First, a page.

Additional general information can be found on the
Government of Canada‘s website, the
Government of Ontario’s website and at the
Canadian Centre for Occupational Health & Safety.
Generally, yes. In 2019, Barrie’s road network had an average Pavement Condition Index of 75, which is considered to be in Good condition. The City is fortunate to have a relatively young road network, the majority of which was constructed over the last 30 years. However, the road network is reaching the age at which it will start to deteriorate more rapidly if we don’t look after them and invest appropriately.
Yes, the City maintains a database of the City’s roads and their condition. Pavement condition is described using a Pavement Condition Index (PCI), measured out of 100, where 100 is new pavement. The City typically hires a contractor to undertake a pavement condition assessment of every road in Barrie every four years. The last pavement condition assessment was completed in 2019. During the time between the pavement condition assessments, the City degrades the PCI (which was obtained from the most recent assessment) annually until a new PCI can be obtained through a new pavement condition assessment. The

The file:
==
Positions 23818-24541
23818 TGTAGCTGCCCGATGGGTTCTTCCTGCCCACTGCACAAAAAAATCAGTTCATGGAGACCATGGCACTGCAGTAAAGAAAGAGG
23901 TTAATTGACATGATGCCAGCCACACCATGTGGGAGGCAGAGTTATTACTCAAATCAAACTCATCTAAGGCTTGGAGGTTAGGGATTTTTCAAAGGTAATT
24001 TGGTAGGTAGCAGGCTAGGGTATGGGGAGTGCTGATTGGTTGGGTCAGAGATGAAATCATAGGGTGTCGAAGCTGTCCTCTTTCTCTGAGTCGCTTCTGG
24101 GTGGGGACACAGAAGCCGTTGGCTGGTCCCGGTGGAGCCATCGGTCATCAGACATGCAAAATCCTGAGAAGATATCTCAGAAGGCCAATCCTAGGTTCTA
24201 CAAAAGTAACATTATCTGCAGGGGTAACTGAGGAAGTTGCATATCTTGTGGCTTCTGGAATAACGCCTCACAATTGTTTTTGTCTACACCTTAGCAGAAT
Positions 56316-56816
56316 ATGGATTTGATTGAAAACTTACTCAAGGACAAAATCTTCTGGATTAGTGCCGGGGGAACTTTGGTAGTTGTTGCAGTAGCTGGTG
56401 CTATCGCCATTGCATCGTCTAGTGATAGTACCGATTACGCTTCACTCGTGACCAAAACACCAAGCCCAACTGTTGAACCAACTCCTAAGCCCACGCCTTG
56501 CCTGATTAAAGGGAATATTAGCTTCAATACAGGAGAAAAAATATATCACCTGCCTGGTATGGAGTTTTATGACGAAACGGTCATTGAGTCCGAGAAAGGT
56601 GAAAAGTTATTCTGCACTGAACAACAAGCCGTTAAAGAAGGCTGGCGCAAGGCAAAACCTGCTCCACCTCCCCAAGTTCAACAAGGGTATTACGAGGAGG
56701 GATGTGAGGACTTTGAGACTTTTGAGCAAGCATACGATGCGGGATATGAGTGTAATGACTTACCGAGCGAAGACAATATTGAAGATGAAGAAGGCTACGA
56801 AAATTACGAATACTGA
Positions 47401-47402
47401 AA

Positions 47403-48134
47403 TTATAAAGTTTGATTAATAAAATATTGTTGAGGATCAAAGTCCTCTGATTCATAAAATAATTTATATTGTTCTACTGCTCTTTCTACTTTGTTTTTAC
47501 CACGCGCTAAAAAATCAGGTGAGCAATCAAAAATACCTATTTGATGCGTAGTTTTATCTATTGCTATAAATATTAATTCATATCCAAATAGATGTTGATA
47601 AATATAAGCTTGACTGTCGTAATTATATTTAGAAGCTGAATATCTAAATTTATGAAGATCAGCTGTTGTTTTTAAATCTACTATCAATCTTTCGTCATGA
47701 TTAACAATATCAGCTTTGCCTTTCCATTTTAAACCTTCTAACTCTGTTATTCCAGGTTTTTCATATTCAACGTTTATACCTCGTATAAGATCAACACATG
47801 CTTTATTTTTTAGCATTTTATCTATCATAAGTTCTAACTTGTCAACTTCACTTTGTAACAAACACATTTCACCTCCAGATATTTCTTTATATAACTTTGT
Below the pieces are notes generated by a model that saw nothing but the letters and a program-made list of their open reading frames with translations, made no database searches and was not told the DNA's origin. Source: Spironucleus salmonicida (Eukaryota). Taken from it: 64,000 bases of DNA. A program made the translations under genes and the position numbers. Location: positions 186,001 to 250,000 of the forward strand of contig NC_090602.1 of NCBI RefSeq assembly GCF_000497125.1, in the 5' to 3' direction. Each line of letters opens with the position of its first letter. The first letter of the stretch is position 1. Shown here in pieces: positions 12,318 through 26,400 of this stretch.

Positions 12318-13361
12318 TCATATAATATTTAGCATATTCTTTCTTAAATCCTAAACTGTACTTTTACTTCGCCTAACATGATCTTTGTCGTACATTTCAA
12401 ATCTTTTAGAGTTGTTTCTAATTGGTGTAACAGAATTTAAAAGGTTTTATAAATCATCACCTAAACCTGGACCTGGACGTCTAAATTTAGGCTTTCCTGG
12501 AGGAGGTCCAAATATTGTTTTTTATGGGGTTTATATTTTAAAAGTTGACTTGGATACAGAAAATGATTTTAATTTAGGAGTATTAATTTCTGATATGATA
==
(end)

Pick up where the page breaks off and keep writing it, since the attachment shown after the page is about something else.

2020 Pavement Condition Map includes the most recent condition ratings for roads throughout Barrie.
Some roads in poor condition require complete reconstruction along with replacement of aging, deteriorated sewers and watermains that are beneath the road surface. In other situations, we schedule appropriately timed lifecycle activities, which we often equate with fixing the roof on your home or changing the oil in your car – periodic investment in preventative maintenance extends the lives of roads and other assets and defers more costly investment.